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Is There Such a Thing as Christian Culture, and If So Does It Matter?

October 30, 2019

A man walks down the main street of a traditional American town. He sees a pharmacy, a bank, a few restaurants, a police office and a church. Does it occur to him that a grand history of ideas has come together in the place that is right before his eyes? Or does he just see it all working together by chance? 

 

We could go into deeper detail about every building, every business, and every bill that brings a town together as a community, but I just want to lay out the basics in this post. I believe there is a string theory that has been around for centuries, and it would be more accurate to call it a religion. 

To the average modern man of the West, the medieval man lived in simple times -- so he could afford to have a simple worldview. At the turn of the sixteenth century things started to change. The man of the European Renaissance lived at the dawn of modernity, so the arts and sciences were still simple enough for him to become skilled at many of them within his lifetime.

 

Then the gentleman became complex in everything from professions to emotional expressions, leading to movements like the Enlightenment in the sciences and the Great Awakening in religion and the Impressionists in the arts. Simplicity became a good place to start, and nothing more. Even a simple painting, like Starry Night, was considered sophisticated in that it represented the complicated ideas flooding the modern landscape that we just could not seem to get into focus.

As a modern man, my vision is also blurred by fragments of truth, goodness and beauty. Each fragment has its own specialization. I want to see if anything can make sense of it all. I think Christian culture can do so because it has produced the best ideas I know of, and I've seen those ideas prevail.

 

The Small Town

In the small towns and communities of America, ideas and lifestyles are shared in close-knit and intimate settings. You know the guy on the front page of the local paper. I talked about everything from my cosmology to my plans for the day in the local coffee shop. We look at the big cities and assume that that’s where it all happens, but in places like that everything may be connected, but no one is really connecting. I wouldn’t be surprised if the world changed in result of a good conversation between two neighbors at the local diner. 

I'll give another example of where the tight-knit community can do wonders: the university.  Look at the typical college town that springs up around a good university and you’ll see what I’m trying to say: authenticity, prestige, community, locale, sense of atmosphere, appreciation for one’s surroundings.

 

But today our landscape portrays the decadent mentality dominating our minds: a bland, utilitarian mindset filled with slabs of concrete and wires. It's no wonder we're so depressed and confused. We can't even see a sunset without utility poles getting in the way.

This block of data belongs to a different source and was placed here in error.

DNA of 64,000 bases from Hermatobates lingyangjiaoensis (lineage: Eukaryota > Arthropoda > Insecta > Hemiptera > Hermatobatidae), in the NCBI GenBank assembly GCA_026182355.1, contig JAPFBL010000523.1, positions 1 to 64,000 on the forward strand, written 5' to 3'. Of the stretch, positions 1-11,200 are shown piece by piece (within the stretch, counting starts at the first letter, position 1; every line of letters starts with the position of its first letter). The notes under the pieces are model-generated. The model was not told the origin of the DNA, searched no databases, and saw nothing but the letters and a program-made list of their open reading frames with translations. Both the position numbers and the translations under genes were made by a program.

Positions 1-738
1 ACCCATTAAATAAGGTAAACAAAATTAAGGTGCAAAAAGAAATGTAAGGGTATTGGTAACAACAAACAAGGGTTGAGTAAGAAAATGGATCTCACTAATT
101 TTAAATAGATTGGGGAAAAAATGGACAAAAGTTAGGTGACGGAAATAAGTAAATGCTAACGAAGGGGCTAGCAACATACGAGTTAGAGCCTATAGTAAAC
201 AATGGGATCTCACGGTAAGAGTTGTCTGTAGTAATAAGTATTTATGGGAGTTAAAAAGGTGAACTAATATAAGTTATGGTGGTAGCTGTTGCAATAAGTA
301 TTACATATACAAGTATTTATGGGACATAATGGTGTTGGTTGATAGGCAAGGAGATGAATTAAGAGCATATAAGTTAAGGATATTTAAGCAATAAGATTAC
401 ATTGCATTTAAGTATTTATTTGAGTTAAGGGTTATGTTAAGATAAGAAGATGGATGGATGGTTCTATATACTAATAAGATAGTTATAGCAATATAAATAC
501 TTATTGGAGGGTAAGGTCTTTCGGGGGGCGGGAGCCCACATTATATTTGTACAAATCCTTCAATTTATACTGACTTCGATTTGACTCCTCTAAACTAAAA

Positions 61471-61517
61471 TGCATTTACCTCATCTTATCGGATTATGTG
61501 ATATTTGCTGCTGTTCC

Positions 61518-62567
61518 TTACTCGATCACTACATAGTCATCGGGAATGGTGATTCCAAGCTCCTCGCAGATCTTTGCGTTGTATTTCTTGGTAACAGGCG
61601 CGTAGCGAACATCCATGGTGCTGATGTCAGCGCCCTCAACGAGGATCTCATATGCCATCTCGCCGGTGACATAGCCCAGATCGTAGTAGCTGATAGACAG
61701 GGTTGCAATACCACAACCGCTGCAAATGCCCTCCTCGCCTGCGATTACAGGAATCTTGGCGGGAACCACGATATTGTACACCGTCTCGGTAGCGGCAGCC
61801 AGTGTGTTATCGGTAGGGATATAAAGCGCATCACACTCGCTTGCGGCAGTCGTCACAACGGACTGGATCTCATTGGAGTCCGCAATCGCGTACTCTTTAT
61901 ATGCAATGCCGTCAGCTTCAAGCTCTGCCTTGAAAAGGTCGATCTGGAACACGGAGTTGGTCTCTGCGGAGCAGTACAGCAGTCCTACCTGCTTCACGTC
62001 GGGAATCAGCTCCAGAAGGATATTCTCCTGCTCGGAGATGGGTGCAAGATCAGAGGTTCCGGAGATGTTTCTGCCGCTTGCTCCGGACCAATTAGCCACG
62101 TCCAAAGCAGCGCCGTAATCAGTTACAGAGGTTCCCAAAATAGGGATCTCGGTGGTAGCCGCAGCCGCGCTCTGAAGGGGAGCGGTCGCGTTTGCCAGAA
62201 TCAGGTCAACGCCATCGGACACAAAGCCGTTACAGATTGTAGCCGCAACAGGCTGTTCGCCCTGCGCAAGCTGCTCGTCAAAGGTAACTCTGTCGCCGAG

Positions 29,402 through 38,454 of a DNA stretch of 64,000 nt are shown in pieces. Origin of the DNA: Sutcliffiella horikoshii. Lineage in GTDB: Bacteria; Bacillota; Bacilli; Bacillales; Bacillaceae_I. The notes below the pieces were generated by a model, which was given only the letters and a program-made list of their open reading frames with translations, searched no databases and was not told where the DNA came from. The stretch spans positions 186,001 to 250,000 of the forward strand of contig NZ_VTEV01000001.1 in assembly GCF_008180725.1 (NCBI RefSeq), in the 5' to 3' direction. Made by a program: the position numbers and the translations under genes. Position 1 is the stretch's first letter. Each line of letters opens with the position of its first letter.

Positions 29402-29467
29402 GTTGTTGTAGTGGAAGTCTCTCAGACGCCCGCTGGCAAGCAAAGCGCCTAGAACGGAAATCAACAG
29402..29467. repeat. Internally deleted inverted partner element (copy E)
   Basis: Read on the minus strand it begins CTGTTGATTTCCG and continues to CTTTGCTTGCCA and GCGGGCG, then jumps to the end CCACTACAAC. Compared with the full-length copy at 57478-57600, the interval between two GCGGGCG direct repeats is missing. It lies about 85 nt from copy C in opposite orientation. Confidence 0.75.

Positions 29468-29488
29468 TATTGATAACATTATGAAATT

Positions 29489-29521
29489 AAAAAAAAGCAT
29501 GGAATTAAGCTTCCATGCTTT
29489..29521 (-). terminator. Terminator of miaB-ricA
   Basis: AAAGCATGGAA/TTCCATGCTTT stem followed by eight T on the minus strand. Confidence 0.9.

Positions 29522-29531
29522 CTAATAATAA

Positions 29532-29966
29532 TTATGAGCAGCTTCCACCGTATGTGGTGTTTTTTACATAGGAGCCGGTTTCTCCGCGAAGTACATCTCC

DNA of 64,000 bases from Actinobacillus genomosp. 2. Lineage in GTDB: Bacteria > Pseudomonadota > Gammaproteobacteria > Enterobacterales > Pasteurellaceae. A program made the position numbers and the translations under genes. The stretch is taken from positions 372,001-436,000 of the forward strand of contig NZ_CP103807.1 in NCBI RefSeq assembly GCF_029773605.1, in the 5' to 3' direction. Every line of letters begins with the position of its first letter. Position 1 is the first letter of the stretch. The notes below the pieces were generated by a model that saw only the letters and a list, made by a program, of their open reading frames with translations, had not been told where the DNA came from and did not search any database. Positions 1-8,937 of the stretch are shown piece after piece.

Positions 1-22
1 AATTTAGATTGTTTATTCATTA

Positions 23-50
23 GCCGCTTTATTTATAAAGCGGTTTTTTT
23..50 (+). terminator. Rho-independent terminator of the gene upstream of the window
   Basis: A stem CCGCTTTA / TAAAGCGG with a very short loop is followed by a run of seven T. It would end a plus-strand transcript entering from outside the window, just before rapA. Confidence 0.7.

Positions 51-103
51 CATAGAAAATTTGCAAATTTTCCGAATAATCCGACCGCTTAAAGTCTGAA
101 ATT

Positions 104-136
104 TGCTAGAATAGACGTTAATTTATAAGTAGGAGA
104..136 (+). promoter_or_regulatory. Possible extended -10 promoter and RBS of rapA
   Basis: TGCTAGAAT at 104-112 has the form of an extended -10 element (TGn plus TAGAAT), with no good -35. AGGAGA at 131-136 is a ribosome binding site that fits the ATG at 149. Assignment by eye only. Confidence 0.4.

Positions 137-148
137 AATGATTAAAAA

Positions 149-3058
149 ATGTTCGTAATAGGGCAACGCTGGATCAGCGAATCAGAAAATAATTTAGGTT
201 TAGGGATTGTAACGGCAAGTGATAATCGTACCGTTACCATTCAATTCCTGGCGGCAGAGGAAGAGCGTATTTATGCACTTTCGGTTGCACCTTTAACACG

A Proposal

 

For years I've been playing around with a dream to build a Catholic community where there is an impetus akin to that of a small town or university town. Modeled after the centuries-old concept of a large village, it could be built around small businesses that could serve like guilds, and it all can be centered around a church. I’m not talking about anything grand here. I just ask for an environment that makes me interested, curious, and intrigued, and I think many other people would want it too. In order to be inspired, motivated, in fact to properly live, I need my surroundings to be more than just efficient. I need them to meet more than my practical needs. But to build such a place would go against so many norms of society today. 

 

The small town would have to decentralize the idea of society in people's heads today. Right now people think we depend on countless outside sources to sustain our communities: power plants miles away, education based in a capital city miles away, defense, food sources, even jobs all ultimately centered miles away. To create a community that is self-sufficient by today's standards would mean providing all modern conveniences within an area of about ten square miles. Any larger than that and driving becomes a necessity which brings with it a whole new list of needs. But we need this. We need self-sufficient small communities to thrive and spring up everywhere in order for anything we stand for to survive.   

 

Countless civilizations fell once their center of government crumbled -- including Rome. But the West lives on because her soul is Christianity. She has too many hubs. Whenever someone tries to bring her down she just pops up somewhere else -- because her culture spreads locally from Main Street to Main Street, household to household, heart to heart. But we can't have that happen without main streets. 

 

This article was fist published on ramblingspirit.com on September 30, 2013. It was modified on October 29, 2019.

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